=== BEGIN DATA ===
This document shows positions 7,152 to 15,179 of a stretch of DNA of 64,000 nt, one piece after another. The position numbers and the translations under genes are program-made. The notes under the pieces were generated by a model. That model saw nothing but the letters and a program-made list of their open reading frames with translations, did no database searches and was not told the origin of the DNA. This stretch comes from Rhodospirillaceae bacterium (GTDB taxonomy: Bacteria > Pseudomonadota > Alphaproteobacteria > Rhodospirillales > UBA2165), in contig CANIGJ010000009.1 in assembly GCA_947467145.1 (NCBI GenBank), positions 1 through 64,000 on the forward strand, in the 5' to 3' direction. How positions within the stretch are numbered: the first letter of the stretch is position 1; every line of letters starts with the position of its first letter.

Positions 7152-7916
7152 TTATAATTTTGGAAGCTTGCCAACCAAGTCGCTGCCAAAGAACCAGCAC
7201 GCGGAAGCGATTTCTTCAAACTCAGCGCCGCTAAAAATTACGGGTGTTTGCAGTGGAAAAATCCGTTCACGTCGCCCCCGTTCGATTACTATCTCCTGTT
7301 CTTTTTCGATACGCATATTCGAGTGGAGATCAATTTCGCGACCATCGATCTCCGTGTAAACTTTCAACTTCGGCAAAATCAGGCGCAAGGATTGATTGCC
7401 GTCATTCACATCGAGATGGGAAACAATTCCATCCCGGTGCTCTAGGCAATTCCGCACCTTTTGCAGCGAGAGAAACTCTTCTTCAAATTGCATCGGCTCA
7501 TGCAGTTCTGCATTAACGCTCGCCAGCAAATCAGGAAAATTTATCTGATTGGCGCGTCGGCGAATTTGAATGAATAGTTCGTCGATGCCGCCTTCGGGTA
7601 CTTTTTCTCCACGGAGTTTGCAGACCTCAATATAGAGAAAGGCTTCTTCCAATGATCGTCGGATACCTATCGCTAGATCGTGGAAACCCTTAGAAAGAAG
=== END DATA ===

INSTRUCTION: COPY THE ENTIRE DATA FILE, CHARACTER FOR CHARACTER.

This document shows positions 7,152 to 15,179 of a stretch of DNA of 64,000 nt, one piece after another. The position numbers and the translations under genes are program-made. The notes under the pieces were generated by a model. That model saw nothing but the letters and a program-made list of their open reading frames with translations, did no database searches and was not told the origin of the DNA. This stretch comes from Rhodospirillaceae bacterium (GTDB taxonomy: Bacteria > Pseudomonadota > Alphaproteobacteria > Rhodospirillales > UBA2165), in contig CANIGJ010000009.1 in assembly GCA_947467145.1 (NCBI GenBank), positions 1 through 64,000 on the forward strand, in the 5' to 3' direction. How positions within the stretch are numbered: the first letter of the stretch is position 1; every line of letters starts with the position of its first letter.

Positions 7152-7916
7152 TTATAATTTTGGAAGCTTGCCAACCAAGTCGCTGCCAAAGAACCAGCAC
7201 GCGGAAGCGATTTCTTCAAACTCAGCGCCGCTAAAAATTACGGGTGTTTGCAGTGGAAAAATCCGTTCACGTCGCCCCCGTTCGATTACTATCTCCTGTT
7301 CTTTTTCGATACGCATATTCGAGTGGAGATCAATTTCGCGACCATCGATCTCCGTGTAAACTTTCAACTTCGGCAAAATCAGGCGCAAGGATTGATTGCC
7401 GTCATTCACATCGAGATGGGAAACAATTCCATCCCGGTGCTCTAGGCAATTCCGCACCTTTTGCAGCGAGAGAAACTCTTCTTCAAATTGCATCGGCTCA
7501 TGCAGTTCTGCATTAACGCTCGCCAGCAAATCAGGAAAATTTATCTGATTGGCGCGTCGGCGAATTTGAATGAATAGTTCGTCGATGCCGCCTTCGGGTA
7601 CTTTTTCTCCACGGAGTTTGCAGACCTCAATATAGAGAAAGGCTTCTTCCAATGATCGTCGGATACCTATCGCTAGATCGTGGAAACCCTTAGAAAGAAG